Over the next 5 years, nearly 6 million devices will require satellite Machine-to-Machine (M2M) communications. From strain gauges on bridges, to soil acidity sensors, to seismic monitors, or GPS on shipping containers, the ubiquity of the Internet of Things cannot be realized without satellite communications.
Each small, low-cost nanosatellite we add to our network continuously decreases latency and increases throughput.
A constellation of polar communication satellites enables truly global coverage.
Taking advantage of narrowband IoT technologies, the Kepler base stations will be LTE/3G enabled, and aggregate data from remote M2M devices within a 15km range.
Imagine a world where you knew the exact position of your recent online purchase from its point of departure in Shanghai to arrival at your doorstep in New York. Now consider a world in which every one of the more than 50 million parcels that are shipped each day are tracked. This type of mass information would greatly improve the logistics of shipping companies, reducing delivery times, and improve fuel efficiency. It also has the potential for providing information on package damage en route, or environmental conditions for temperature-sensitive medical devices.
By 2050, the 9.6 billion people inhabiting this planet will require an estimated 70% increase in food production over current levels. With limited arable land available, this nearly $5 trillion global industry will necessitate substantial improvements in crop yield per acre. Farmers already collect and utilize large quantities of data for improving crop yield; weather data, machinery or animal health, and soil samples all work to improve yield while reducing waste. Sensors for livestock can provide information on reproduction events or health disorders, equipment monitoring sensors can enable predictive maintenance, and spatially distributed soil sensors improve fertilizer utilization and reduce water usage.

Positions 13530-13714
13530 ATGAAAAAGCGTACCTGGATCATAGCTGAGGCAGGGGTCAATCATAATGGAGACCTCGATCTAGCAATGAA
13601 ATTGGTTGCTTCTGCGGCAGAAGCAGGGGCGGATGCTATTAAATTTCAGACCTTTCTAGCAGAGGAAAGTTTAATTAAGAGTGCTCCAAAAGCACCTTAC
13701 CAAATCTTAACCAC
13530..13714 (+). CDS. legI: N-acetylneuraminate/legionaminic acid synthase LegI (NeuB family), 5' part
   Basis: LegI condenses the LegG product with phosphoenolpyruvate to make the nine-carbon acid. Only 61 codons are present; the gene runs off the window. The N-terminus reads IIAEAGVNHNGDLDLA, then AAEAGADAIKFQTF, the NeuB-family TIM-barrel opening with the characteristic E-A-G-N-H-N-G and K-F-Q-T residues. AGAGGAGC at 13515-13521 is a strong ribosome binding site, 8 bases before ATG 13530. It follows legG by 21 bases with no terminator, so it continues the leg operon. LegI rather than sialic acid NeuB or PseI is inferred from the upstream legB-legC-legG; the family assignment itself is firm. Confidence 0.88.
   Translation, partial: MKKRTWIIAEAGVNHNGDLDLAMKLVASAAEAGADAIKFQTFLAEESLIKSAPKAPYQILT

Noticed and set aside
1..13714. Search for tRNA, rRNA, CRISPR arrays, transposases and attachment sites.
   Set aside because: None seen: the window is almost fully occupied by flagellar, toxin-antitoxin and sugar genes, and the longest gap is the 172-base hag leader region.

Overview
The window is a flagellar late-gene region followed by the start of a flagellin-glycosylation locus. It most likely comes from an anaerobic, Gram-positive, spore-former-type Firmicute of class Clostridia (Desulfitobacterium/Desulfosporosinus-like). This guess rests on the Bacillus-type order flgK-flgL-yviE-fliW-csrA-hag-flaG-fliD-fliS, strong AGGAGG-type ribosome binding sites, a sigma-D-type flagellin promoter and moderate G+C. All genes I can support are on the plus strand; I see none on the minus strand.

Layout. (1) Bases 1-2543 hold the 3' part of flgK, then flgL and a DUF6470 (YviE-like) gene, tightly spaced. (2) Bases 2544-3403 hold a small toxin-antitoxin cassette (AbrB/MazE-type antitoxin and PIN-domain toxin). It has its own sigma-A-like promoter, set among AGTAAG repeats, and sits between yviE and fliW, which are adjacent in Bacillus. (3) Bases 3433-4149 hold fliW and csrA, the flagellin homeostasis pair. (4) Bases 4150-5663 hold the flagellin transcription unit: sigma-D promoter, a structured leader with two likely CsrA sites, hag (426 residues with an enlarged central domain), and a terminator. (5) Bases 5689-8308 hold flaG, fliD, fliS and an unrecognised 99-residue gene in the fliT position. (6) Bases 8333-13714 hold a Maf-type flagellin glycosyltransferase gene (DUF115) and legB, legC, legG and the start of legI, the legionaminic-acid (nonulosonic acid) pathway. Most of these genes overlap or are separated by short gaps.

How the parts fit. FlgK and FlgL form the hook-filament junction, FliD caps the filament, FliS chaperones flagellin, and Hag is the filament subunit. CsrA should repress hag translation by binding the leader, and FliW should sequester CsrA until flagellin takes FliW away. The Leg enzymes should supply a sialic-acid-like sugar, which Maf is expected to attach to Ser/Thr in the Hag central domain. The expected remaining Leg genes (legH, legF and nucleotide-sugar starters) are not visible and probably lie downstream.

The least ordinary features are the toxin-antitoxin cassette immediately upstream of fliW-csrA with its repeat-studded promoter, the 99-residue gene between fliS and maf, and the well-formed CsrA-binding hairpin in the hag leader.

Intelligence traffic management, improvements in safety, and infrastructure maintenance monitoring can all be facilitated through globally distributed sensor networks. In the United States alone for example, traffic causes nearly 4 billion hours of travel delays, nearly 3 billion gallons of gasoline, and equates to 80 billion per year in losses. Remotely distributed traffic sensors can not only aide in smart traffic management, but also better identifying when maintenance is required on the nearly 60,000 structurally deficient bridges in the US.
The opportunity for satellite M2M technologies to fundamentally reshape remote operations is astounding. Wearable technologies such as temperature monitors can improve personnel health & safety. GPS sensors can offer a recourse for theft of large assets as well as improved operational efficiency through logistics management. Sensors for fuel level monitoring, oil pressure & temperature, or usage monitoring can improve predictive maintenance cycles, which reduce asset downtime and increase lifetime.